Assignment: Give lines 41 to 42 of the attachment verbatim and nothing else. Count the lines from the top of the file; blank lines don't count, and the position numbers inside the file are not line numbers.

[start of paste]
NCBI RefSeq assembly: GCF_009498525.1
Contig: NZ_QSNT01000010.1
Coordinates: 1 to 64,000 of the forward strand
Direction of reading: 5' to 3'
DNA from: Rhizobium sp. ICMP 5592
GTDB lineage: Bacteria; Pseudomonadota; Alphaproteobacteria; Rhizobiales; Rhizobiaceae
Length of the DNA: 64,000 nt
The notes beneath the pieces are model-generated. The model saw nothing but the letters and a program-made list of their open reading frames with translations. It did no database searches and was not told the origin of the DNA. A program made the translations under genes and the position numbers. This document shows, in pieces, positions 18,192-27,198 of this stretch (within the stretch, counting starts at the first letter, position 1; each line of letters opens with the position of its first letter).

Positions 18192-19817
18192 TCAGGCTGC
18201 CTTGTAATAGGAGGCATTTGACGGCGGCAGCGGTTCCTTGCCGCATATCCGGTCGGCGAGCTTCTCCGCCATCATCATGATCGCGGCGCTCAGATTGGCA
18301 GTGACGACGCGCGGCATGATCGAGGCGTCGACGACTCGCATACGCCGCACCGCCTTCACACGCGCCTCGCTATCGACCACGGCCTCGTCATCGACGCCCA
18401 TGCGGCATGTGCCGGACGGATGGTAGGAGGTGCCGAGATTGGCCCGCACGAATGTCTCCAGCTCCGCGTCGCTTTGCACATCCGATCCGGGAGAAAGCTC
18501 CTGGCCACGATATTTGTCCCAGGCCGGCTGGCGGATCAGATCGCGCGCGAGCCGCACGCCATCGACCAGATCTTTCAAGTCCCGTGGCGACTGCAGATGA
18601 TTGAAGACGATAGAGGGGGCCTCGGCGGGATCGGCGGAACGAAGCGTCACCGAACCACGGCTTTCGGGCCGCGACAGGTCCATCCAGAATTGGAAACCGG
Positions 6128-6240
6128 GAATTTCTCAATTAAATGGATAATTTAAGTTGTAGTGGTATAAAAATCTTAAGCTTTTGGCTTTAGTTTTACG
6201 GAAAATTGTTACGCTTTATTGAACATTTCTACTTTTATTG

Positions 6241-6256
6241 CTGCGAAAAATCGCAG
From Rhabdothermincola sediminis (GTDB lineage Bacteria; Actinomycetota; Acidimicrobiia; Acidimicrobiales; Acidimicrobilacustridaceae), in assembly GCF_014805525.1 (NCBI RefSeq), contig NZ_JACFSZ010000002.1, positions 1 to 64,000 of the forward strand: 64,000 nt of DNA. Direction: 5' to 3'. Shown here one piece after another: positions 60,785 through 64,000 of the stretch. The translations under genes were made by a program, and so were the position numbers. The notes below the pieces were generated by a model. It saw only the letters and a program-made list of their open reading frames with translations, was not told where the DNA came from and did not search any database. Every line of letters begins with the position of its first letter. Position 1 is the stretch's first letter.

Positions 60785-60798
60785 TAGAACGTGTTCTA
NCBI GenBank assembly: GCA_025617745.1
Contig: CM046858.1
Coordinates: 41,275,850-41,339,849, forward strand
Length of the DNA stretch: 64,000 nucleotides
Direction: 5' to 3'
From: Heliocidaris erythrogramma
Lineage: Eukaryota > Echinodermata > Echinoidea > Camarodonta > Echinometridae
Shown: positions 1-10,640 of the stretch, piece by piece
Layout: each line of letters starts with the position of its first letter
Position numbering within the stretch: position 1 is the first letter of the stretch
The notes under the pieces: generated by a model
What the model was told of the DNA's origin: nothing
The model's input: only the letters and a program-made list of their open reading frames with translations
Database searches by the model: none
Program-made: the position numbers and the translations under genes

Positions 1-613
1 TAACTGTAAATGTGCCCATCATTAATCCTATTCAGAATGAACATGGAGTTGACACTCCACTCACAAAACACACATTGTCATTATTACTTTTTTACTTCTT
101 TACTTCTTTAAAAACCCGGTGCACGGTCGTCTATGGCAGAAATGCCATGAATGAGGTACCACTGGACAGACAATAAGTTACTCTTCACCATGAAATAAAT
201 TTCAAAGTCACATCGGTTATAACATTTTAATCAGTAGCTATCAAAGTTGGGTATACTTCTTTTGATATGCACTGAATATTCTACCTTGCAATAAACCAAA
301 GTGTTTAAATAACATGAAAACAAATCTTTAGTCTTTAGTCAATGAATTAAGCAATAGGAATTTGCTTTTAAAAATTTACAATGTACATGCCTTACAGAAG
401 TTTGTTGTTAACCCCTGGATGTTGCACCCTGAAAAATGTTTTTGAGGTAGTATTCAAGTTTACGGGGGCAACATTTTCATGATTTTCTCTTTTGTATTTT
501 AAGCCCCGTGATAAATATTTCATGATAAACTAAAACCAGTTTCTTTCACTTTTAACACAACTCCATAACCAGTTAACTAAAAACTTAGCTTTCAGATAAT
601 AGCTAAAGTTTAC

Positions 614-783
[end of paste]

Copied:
101 TACTTCTTTAAAAACCCGGTGCACGGTCGTCTATGGCAGAAATGCCATGAATGAGGTACCACTGGACAGACAATAAGTTACTCTTCACCATGAAATAAAT
201 TTCAAAGTCACATCGGTTATAACATTTTAATCAGTAGCTATCAAAGTTGGGTATACTTCTTTTGATATGCACTGAATATTCTACCTTGCAATAAACCAAA